Choosing a vanlife van: options for camper van base vehicles14 min read

Choosing a vanlife van: options for camper van base vehicles14 min read

Reading Time: 9 minutes

So you’ve decided you want to live in a van.  Great!… Now what?  Well, the first step is to acquire the van itself, which is one of the biggest and scariest steps of the entire process.  Building a van unfortunately means jumping off the deep end and learning to swim once you’re in the water.

Choosing a vanlife for campervan life is much like buying a house.  It is going to be your house, after all, and it can feel a little overwhelming deciding on the right van.  Having gone through the arduous process ourselves, we’ve taken the time to gather many of the necessary comparison points so you don’t have to.  We hope this helps.

A word of caution: Everyone wants the best deal when buying a van, but vanlife is an investment, just like buying a house.  Buying a cheap used van to start might seem like a steal, but there’s generally a reason for low pricing. Any money you save initially you might end up dumping into repairs.  That’s my biggest recommendation to keep in mind throughout the entire van building process.  Pinch pennies where you can, but DO NOT GO CHEAP where it matters.  Paying a little more for quality to begin can save you a whole lot of money in the long run.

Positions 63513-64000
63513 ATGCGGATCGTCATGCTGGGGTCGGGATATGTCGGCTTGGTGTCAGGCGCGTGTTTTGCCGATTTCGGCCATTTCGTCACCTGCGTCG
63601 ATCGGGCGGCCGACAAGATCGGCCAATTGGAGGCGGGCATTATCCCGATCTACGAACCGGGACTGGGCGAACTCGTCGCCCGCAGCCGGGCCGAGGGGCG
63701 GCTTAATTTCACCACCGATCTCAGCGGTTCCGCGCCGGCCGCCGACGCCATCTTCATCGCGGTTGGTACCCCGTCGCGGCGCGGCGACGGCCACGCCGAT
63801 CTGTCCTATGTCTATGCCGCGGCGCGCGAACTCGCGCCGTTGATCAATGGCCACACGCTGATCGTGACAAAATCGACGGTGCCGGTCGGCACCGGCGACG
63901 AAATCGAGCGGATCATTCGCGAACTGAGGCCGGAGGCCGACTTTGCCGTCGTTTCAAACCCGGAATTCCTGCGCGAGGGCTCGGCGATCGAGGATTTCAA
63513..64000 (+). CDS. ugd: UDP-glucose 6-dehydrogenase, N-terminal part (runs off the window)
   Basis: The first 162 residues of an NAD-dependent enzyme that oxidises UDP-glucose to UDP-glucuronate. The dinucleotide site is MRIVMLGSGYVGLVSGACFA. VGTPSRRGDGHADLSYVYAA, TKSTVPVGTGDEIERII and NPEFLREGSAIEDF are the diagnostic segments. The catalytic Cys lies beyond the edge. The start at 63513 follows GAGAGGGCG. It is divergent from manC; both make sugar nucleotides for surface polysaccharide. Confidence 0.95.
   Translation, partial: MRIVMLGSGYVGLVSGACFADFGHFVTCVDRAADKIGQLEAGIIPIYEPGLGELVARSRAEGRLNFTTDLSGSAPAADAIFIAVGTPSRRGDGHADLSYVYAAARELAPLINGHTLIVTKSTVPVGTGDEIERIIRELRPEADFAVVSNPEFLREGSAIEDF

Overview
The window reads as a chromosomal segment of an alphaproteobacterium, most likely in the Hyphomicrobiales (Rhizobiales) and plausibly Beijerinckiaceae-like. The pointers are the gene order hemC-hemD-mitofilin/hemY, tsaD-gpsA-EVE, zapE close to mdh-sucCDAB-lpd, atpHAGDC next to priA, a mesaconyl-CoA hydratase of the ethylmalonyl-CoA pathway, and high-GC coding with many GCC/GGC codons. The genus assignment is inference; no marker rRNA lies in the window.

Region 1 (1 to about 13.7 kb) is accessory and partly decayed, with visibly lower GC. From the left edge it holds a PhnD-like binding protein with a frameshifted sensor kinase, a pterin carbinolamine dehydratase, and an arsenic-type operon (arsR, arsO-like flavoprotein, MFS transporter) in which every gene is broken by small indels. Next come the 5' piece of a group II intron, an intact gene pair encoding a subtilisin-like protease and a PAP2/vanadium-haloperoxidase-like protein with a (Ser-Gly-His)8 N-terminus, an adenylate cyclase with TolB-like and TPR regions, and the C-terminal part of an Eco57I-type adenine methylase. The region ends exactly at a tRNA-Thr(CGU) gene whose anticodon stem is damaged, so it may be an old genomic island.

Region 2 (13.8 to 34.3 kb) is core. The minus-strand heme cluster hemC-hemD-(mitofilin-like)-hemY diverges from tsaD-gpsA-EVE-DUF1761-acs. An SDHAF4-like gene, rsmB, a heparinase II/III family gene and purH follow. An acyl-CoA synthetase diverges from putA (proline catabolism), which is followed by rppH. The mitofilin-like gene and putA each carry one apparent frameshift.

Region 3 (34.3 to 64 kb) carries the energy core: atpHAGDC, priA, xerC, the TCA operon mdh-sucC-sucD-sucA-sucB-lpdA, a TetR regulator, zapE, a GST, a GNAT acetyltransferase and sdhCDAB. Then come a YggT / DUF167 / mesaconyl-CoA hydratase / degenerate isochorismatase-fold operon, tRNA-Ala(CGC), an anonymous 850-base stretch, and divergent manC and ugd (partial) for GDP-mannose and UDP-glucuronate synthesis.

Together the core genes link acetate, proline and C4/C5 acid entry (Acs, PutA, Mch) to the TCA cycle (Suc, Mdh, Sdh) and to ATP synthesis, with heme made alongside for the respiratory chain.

Tell me what you want (what you really really want)

Before you start shopping, think about what you want.  Make a list of your ideal features and star the things you do not want to compromise on.  For example, we knew we wanted a van we could stand up in.  Granted, we’re both an imposing 5’5” so it was a low standard, but it still ruled out pretty much any low roof cargo van, VWs, and Westfalias.  Let me just say now that I admire people who live in those kinds of vans because to me, hunching over doesn’t belong in a home.  Standing up straight in our van was the one luxury we would not compromise on.  Everyone has one of those, and it’s okay.  Remember, you are still living in a van which means there will be a lot of luxuries you’ll need to compromise on; make sure you think about what ones you don’t want to have to.

This is where having a rough plan for your camper van comes in handy.

Here are some questions to ask yourself before you start shopping:

  • Where do you plan on taking it? Are you into off-roading?  Climbing? Or are you just content sticking the pavement.  Know how burly and capable of a van you need before buying and if you’ll need a 4×4.  That’s honestly the single biggest thing that will determine in what direction your van shopping experience goes.
  • How much assembly do you want? Chris I immediately knew we didn’t want a pop-top because we didn’t want to have to prepare our bed each night. We wanted the ability to pull over and crash into bed.
  • How much space do you need? It sounds silly to consider this when you’ve decided to move into a van. Obviously you don’t need much space, but storage capacity of different vans really does matter. Chris and I are climbers, and more than that, boulderers, meaning we needed to make sure our van could fit 4 crash pads.  Even an RV wouldn’t have the customized size storage we needed for these odd items. That’s why we got pretty much the biggest in the market and build a special under bed compartment just for them.

A few more things to consider: